On 2013's excellent Rescue & Restore, August Burns Red further expanded their definition of metalcore by making the notoriously atonal and punishing genre a little more hummable, albeit at a speed that would require Herculean murmuring skills. Found in Far Away Places, the band's seventh studio long player, doubles down on the group's more progressive leanings, offering up a diverse (for metalcore) 11-track set that evokes a wide range of influences, from Killswitch Engage to Ennio Morricone and Iron Maiden. As per usual, the band's breakdowns are huge, technically impressive heat blasts that fulfill any and all obligations to the genre, but they're tempered by equally dramatic instances of elliptical, palm-muted riffing as steeped in power metal as they are post-hardcore. This penchant for pairing the soaring with the sordid is best exemplified on early stand-out cuts like "The Wake," "Martyr," and "Separating the Seas," the latter of which pairs a tumultuous front and back half with a chamber folk center driven by flamenco-inspired guitar and pizzicato violin. Elsewhere, the band flirts with the mainstream on the soaring "Identity," the emotionally charged "Majoring in the Mirrors" descends into a dark, hill folk hoedown, and the anthemic closer, "Vanguard," manages to blend the beefy, hook-filled stoner rock of Torche with the kinetic, electro-paranoia of Muse. That the band never lose themselves in the process of these myriad digressions is impressive to say the least, but what's most notable about Found in Far Away Places is how fluid the ride is. Most metalcore outfits just dig in, plant a flag, and defend the perimeter; August Burns Red is already on to the next village.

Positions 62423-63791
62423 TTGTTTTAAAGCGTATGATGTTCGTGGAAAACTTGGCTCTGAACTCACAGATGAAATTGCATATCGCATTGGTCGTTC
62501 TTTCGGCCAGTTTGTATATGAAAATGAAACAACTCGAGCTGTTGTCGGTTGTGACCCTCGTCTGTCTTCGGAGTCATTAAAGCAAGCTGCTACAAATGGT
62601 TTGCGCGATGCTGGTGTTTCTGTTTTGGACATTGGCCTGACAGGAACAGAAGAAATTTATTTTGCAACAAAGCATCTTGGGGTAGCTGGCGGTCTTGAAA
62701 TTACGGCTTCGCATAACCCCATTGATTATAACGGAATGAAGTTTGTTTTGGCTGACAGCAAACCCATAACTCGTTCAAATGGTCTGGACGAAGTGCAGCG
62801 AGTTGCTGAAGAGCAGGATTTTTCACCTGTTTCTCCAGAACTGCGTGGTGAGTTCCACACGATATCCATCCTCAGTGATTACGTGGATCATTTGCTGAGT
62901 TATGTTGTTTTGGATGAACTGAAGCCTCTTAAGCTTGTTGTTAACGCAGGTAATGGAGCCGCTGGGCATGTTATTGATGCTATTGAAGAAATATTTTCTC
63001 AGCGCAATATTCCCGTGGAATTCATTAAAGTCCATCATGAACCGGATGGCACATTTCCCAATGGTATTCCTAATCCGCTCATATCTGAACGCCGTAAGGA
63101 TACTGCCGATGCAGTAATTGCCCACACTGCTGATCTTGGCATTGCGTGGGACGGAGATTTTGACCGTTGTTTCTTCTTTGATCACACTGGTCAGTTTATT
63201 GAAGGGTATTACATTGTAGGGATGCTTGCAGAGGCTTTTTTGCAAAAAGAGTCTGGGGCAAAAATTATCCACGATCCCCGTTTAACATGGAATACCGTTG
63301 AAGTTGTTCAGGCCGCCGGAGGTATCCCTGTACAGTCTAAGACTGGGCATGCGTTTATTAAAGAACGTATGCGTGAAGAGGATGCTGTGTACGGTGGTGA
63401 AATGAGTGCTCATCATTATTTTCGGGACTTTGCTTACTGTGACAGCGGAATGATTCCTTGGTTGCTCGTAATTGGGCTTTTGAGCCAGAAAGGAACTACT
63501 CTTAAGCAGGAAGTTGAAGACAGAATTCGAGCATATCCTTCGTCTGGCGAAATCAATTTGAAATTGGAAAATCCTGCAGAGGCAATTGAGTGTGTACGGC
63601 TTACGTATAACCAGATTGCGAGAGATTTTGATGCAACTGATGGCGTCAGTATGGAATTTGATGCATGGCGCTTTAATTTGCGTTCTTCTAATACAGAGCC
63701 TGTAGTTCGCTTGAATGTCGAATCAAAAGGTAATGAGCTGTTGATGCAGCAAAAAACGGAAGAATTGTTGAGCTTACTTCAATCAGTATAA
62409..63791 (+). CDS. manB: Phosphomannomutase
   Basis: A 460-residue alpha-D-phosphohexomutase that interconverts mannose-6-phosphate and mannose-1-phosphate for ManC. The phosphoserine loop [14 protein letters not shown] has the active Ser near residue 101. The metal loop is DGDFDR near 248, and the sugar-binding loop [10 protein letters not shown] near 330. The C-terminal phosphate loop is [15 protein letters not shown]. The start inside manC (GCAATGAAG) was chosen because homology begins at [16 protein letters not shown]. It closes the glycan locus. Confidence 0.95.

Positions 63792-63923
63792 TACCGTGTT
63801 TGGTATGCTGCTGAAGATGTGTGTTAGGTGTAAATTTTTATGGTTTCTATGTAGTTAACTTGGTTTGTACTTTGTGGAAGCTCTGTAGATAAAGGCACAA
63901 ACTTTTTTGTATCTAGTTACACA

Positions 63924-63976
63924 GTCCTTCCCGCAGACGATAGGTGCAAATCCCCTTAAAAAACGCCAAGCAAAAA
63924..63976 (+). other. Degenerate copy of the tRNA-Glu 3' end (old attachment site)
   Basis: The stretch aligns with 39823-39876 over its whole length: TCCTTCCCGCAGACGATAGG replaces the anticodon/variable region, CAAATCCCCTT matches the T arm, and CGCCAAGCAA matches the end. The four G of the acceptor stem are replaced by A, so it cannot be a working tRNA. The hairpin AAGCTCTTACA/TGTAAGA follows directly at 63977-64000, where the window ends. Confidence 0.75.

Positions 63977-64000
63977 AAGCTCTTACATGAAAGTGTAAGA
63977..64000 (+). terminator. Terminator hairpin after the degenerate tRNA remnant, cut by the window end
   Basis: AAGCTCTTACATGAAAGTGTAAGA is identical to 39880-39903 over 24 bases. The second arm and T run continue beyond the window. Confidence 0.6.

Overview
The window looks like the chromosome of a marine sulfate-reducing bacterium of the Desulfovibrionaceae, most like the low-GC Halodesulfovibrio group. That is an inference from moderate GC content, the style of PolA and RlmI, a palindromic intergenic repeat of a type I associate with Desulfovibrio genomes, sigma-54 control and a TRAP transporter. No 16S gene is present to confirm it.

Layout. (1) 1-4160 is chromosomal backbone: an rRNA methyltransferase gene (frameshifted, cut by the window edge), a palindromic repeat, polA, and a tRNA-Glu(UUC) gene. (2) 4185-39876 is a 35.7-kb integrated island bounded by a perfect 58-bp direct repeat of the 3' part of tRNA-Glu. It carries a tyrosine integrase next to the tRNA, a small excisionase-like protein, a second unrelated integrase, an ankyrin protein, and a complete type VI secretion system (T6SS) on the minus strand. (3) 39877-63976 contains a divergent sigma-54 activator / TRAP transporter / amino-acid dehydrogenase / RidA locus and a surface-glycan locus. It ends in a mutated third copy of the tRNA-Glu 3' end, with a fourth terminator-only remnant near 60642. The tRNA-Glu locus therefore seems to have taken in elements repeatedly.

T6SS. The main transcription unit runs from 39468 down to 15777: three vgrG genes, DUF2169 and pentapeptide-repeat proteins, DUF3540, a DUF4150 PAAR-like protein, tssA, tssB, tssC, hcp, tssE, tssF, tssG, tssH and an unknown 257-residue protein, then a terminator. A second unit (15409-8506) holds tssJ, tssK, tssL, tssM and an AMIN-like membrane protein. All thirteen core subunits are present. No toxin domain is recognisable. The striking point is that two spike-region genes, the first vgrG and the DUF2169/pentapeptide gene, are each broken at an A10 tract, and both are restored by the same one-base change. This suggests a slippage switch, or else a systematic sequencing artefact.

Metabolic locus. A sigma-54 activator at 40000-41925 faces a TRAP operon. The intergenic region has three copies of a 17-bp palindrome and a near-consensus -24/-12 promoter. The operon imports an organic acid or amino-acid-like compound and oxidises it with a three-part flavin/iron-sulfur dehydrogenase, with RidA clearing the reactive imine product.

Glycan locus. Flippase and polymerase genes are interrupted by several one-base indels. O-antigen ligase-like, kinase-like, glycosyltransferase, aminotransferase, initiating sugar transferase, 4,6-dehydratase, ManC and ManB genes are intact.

AllMusic Review by James Christopher Monger